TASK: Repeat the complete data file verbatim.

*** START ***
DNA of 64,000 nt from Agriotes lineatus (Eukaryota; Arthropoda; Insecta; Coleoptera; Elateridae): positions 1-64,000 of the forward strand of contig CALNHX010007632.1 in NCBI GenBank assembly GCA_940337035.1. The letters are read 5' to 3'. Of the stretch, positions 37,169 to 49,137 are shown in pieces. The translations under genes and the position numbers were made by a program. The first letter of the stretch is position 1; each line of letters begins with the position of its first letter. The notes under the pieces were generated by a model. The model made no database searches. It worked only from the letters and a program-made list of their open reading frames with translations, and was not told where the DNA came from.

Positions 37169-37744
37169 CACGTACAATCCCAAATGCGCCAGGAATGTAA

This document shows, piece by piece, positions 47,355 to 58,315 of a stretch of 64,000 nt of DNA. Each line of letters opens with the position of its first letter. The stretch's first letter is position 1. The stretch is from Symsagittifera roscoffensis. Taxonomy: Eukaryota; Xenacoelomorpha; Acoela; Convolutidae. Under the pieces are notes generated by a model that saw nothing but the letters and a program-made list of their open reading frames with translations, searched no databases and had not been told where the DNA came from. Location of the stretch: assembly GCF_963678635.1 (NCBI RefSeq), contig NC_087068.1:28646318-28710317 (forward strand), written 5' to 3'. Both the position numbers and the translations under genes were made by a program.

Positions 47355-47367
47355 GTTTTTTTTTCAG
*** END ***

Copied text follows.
DNA of 64,000 nt from Agriotes lineatus (Eukaryota; Arthropoda; Insecta; Coleoptera; Elateridae): positions 1-64,000 of the forward strand of contig CALNHX010007632.1 in NCBI GenBank assembly GCA_940337035.1. The letters are read 5' to 3'. Of the stretch, positions 37,169 to 49,137 are shown in pieces. The translations under genes and the position numbers were made by a program. The first letter of the stretch is position 1; each line of letters begins with the position of its first letter. The notes under the pieces were generated by a model. The model made no database searches. It worked only from the letters and a program-made list of their open reading frames with translations, and was not told where the DNA came from.

Positions 37169-37744
37169 CACGTACAATCCCAAATGCGCCAGGAATGTAA

This document shows, piece by piece, positions 47,355 to 58,315 of a stretch of 64,000 nt of DNA. Each line of letters opens with the position of its first letter. The stretch's first letter is position 1. The stretch is from Symsagittifera roscoffensis. Taxonomy: Eukaryota; Xenacoelomorpha; Acoela; Convolutidae. Under the pieces are notes generated by a model that saw nothing but the letters and a program-made list of their open reading frames with translations, searched no databases and had not been told where the DNA came from. Location of the stretch: assembly GCF_963678635.1 (NCBI RefSeq), contig NC_087068.1:28646318-28710317 (forward strand), written 5' to 3'. Both the position numbers and the translations under genes were made by a program.

Positions 47355-47367
47355 GTTTTTTTTTCAG